Wednesday, June 28, 2006
On Obama
As the left side of the blogosphere has been opining about , I’ve sat back and really thought about my feelings toward the subject. As an atheist, I realize I probably come with a different perspective than most, but there are a few problems with Obama’s statement that should transcend all religious lines.

First, there’s the whole evangelical comment. I’m very active in political and religious debate, and the one thing that I’ve realized over the years is that “evangelical” has less to do with religion than politics. Evangelicals, in my experience, are more a political than religious movement. They are the Christians who put politics before their religion, and are basically a movement and interest group that supports Republicans. To me, Obama’s call for Democrats to reach out to Evangelicals is the same as a call to reach out to the RNC - basically, the shit don’t make sense.

Secondly, I think it is important for Democrats to reach out to the religious, but this reaching shouldn’t compromise Democratic values. I honestly believe that the Christians who are not Democrats are not going to be Democrats. Their views on issues (abortion, gay marriage, separation of Church and State) are supported by Republicans, while Democrats often come out on the opposite side of their perspective. For social Conservatives, there is no chance of a party switch. Period.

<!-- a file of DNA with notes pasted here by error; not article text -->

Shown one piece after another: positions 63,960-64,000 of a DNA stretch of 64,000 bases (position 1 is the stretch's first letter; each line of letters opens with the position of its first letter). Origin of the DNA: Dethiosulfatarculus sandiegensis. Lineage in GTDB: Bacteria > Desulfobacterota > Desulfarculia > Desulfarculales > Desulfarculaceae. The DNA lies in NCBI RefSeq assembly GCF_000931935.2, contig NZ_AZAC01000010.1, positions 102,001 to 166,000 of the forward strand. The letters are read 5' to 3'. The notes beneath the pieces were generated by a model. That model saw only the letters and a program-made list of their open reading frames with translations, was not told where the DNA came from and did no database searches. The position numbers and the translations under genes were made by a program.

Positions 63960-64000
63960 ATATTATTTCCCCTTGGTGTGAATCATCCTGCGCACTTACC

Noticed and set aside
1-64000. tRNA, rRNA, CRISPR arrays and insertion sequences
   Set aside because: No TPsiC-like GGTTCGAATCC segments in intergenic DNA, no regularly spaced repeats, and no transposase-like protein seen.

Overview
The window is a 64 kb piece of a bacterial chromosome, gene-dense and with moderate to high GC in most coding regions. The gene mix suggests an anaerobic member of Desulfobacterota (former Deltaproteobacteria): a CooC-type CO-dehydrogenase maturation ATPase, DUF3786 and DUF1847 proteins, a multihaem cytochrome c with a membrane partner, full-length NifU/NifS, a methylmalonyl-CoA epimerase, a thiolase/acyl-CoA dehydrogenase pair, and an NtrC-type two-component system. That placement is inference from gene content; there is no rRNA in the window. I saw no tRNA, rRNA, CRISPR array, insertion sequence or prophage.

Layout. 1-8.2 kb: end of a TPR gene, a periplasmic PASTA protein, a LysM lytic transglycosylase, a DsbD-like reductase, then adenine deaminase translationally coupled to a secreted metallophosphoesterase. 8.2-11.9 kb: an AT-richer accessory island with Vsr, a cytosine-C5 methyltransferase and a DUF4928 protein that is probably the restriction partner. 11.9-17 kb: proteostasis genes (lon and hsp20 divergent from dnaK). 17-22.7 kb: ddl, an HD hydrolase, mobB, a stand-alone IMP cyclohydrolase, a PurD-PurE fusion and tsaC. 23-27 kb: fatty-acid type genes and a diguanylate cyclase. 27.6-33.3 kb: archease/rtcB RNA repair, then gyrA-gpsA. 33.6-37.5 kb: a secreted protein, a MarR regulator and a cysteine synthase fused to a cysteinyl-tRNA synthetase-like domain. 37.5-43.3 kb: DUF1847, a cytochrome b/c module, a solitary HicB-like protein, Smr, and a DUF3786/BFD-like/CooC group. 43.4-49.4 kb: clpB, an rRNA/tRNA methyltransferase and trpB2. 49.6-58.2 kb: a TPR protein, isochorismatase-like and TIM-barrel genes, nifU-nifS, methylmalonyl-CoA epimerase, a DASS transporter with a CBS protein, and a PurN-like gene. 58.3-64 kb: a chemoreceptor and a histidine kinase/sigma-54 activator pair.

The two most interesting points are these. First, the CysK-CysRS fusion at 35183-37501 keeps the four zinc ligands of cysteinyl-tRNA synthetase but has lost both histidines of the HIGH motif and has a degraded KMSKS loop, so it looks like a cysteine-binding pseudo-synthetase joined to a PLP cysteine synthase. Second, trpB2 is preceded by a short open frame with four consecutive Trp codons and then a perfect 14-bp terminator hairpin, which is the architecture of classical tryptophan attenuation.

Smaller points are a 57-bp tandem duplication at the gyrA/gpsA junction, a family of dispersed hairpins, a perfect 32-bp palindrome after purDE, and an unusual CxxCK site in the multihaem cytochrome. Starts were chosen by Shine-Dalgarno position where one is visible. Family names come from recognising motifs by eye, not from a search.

Obama’s remarks also make it seem as though Democrats are not supported by Christians. Republicans often use this as a political tool, painting Democrats as anti-Christian in order to rally their Conservative base. Obama, though he probably means well, just added a few soundbites to that groupthink, thus hurting Democrats in the long run.

In the end, Democrats do get support from the religious, just not the far-right religious. And, I mean, come on - who really wants support from those nuts anyway?

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